It is difficult to feel sorry for a regulator but the FSA has probably done the best it could with an ill-thought through hospital pass from The Treasury. There was a great opportunity to create a single regulatory framework for the mortgage industry while meeting the objectives of raising public awareness and increasing consumer protection.
The draft mortgage rules will compromise the independence of IFAs and in turn consumers will be disadvantaged because potentially they will not have access to truly independent advice in one of the areas that they need it most.
Having previously been a regulator, I know they are sometimes the recipients of difficult issues but this fudge will undoubtedly influence the polarisation debate. While intermediaries will not be directly regulated by the FSA, under the proposed rules, they cannot escape its interference.
The increased regulation of lenders will undoubtedly imp-act heavily on intermediaries, particularly as lenders are made responsible for ensuring intermediaries abide by the proposed disclosure regime.
How can this be done without compromising independence and what are the professional indemnity insurance implications? If the cost of monitoring all intermediaries conducting mortgage business becomes too high for lenders, they may decide only to work with bigger brokers, effectively driving smaller players out of the industry.
Likewise, if the cost of disclosure becomes too much of a burden on smaller intermediaries, they may stop advising on mortgages voluntarily or be forced into networks. The key here is that the proposed mortgage rules are likely to force a change in the distribution patterns of the mortgage market.
All the effort put into transparency has not had the desired effect, which is why I believe the Government introduced low margin products such as stakeholder. If we end up with smaller IFAs not having access to all mortgage lenders because the lenders can not afford to deal with every intermediary in the market and if bigger IFAs have reduced numbers of lenders on their panels because they can not afford to support disclosure from all the lenders, then independence is lost.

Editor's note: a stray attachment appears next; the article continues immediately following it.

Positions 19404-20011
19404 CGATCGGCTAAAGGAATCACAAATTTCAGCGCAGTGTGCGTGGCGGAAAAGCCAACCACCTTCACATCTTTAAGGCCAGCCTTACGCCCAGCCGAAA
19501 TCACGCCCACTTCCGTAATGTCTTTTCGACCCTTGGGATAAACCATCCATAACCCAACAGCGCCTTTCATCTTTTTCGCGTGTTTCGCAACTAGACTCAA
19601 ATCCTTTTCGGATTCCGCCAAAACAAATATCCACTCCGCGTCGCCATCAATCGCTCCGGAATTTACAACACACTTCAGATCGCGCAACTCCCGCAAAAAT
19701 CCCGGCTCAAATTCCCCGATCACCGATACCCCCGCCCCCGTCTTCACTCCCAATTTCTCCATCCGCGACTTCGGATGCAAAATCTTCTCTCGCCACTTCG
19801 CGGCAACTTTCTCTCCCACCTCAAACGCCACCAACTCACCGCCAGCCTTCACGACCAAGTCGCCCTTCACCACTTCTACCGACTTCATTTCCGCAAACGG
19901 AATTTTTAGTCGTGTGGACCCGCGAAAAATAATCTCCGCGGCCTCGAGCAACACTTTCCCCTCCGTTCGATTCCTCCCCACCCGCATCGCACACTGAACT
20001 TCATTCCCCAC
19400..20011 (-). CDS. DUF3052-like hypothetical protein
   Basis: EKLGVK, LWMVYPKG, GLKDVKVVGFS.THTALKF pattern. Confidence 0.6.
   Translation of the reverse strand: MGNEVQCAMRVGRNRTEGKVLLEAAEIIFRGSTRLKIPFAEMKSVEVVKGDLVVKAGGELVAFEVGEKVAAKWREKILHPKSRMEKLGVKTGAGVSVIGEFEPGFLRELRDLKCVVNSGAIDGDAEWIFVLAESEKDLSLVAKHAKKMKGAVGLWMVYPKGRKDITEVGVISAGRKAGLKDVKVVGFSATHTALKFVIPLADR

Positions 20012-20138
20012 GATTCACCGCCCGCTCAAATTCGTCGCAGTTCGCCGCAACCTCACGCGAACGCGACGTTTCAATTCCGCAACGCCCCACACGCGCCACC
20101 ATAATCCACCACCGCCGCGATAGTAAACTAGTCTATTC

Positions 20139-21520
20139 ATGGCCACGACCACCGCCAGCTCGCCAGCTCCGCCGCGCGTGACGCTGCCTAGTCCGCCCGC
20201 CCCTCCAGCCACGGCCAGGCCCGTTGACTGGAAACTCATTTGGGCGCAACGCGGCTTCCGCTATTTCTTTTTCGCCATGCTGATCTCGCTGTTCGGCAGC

What is clear is that the industry needs to find a way of supporting the proposed individually tailored disclosure regime so that we do not see mass consolidation of the mortgage market or a move to multi-ties via reduced lender panels.
The key to achieving this is technology. There is no other way that the necessary pre sales disclosure information can be distributed cost-effectively to the consumer via the intermediary market.
Intermediaries are going to have to prove to regulators, via lenders, that they have provided the necessary information to their clients before, during and after the sale of a mortgage. They are going to have to keep detailed records as proof of their actions. If the audit trail is kept electronically, not only does it make it easier for the intermediary to monitor but makes it more accessible to lenders or the Mortgage Code Compliance Board.
I hope that the lenders see sense in delegating the work of monitoring intermediaries (but not the responsibility) to the MCCB. It is not an ideal position we find ourselves in, but I believe technology can play a key role in the future competitiveness of the mortgage market without compromising independent advice.
Jim Gaskin is managing director of The Exchange